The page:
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Lesson Plans

Art Reproduction Preference Survey (long message)

[ Thread ][ Subject ][ Author ][ Date ]
Nancy Walkup (walkup)
Mon, 7 Apr 1997 10:15:50 CST6CDT

ArtsEdNet Talkers:

Here's the survey - the winner of the "door prize" is Paul
Sheridan. Paul, let me know which handbook you would like - Art
& Culture in New Mexico or Japanese Art & Culture.

Thanks to all of you who participated. I have tried to compile
the results below. Please remember that this is not an
experimental study; it's just an informal survey to satisfy my
own curiosity. Overall, I'm impressed with participants' desires
for significant contextual materials to accompany art images -
"the more info, the better."

Art Reproduction Preference Survey on ArtsEdNet
An informal survey by Nancy Walkup

Time Frame: one week
Total number of responses: 58

Elementary 15
Middle School 9
High School 11
Higher Education 7
Other 16

Preferred visual art resources (listed in order- slides, the Web
and small prints all were about the same).

1. Large reproductions (clearly the first choice)
2. Slides
3. World Wide Web
4. Small Prints
5. Transparencies
6. CD-ROMs
7. Laser Discs (clearly the last choice)

Preferred form of large reproductions:

Most participants preferred large reproductions because they are
portable, can be used anywhere, need no equipment (low tech), and
can easily be seen in the classroom. They also allow use with the
entire class and/or small groups (many elementary teachers don't
have access to a slide projector or a room they can darken). The
least-preferred were prints that only had the image of the

Most people preferred information about artworks included both on
the back of the print and in an accompanying teacher guide. Most
did not want too much information on the front - just the title,
artist, date, etc. Information on the back ensures that it won't
be separated from the print. Having a separate teacher guide
provides accessible information about the prints if they are on
display and allows the teacher to take the guide home for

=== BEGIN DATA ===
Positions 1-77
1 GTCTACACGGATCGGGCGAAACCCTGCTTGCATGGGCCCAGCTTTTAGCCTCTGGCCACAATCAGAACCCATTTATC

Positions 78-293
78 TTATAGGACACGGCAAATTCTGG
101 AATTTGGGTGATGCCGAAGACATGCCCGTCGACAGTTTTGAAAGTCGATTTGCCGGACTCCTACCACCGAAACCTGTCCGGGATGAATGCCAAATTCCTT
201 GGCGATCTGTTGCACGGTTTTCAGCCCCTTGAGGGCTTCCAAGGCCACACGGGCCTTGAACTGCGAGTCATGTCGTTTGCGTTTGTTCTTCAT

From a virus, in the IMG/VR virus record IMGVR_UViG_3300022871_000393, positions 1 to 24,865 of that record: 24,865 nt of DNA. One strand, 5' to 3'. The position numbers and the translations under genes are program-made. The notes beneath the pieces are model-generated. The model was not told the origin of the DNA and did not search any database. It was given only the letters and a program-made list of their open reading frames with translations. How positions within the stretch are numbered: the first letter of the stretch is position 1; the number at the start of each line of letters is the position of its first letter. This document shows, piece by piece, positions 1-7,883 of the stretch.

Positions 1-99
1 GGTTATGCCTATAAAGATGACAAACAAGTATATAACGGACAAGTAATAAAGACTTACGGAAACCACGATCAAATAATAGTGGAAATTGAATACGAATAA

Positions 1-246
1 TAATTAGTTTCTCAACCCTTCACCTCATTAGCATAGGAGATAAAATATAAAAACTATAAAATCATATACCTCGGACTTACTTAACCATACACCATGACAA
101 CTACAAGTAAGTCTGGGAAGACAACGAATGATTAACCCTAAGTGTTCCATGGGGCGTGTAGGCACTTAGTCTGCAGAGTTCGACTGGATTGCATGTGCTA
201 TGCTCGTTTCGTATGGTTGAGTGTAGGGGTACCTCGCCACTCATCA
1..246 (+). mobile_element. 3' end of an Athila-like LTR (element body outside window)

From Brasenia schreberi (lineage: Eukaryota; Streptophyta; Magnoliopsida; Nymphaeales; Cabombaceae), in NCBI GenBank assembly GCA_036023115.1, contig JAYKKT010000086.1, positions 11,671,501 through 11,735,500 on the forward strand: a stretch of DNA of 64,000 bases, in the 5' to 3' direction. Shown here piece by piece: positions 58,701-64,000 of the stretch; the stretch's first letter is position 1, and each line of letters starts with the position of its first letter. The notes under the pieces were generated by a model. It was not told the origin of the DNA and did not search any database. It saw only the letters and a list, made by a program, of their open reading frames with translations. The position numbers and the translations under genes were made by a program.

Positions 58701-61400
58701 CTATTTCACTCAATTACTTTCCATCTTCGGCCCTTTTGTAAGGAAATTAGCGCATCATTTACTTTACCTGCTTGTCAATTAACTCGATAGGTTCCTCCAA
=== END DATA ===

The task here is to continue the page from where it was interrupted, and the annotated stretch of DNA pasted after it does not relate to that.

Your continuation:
planning purposes.

Information to be included with reproductions (I requested this
response only with large reproductions because I felt the answers
would be applicable to all forms of art images; a teacher's
guide could be included with any of the forms):

Artist name, date, media, technique, size, location, style;
artist biographies, stage of career; location of original; time
line (what was happening in the world at the time the image was
created); suggested similar artists for comparison; the artist's
interpretation or comments; lesson plans; historical
significance; cultural context; art movements; explanation of
specific symbols; discussion questions to ask; themes;
references, who, what, when, where, how, and why; questions and
activities in the four art disciplines; interesting tidbits to
motivate the learner; interpretative comments, maybe even two
differing ones; suggestions for integrating across the
curriculum; connections to other works; information on the
process; interdisciplinary connections; the more info, the

Lamination (I didn't realize this was such an issue):

Two thirds wanted prints laminated so that they would not easily
become dirty, frayed, or torn; many also said they did not have
access to a laminating machine that was large enough to use;
others thought commercially-laminated prints lasted longer; some
had no access at all to a laminating machine; some said already
laminated prints meant they didn't have to take the time to
laminate the prints themselves.

One third preferred unlaminated prints so they could laminate
them themselves (and lower the costof the prints) and/or because
they did not like the glare on laminated prints.

Specific images or artists requested (in no particular order):

more female artists
more multicultural artists
more contemporary artists
more political art
more photography (as an art form)
Diego Rivera
Chuck Close
Georgia O'Keeffe
Keith Haring
Faith Ringgold
Janet Fish
Sandy Skoglund
Rose windows
Andy Goldsworthy
Fritz Scholder
Julian Schnabel
Jacob Lawrence
Romare Bearden
Chagall's windows
Justinian and Theodora mosaics from San Vitale in Ravenna
"no naked people"

Nancy Walkup, Project Coordinator
North Texas Institute for Educators on the Visual Arts
PO Box 5098, University of North Texas
Denton, TX 76203
817/565-3986 FAX 817/565-4867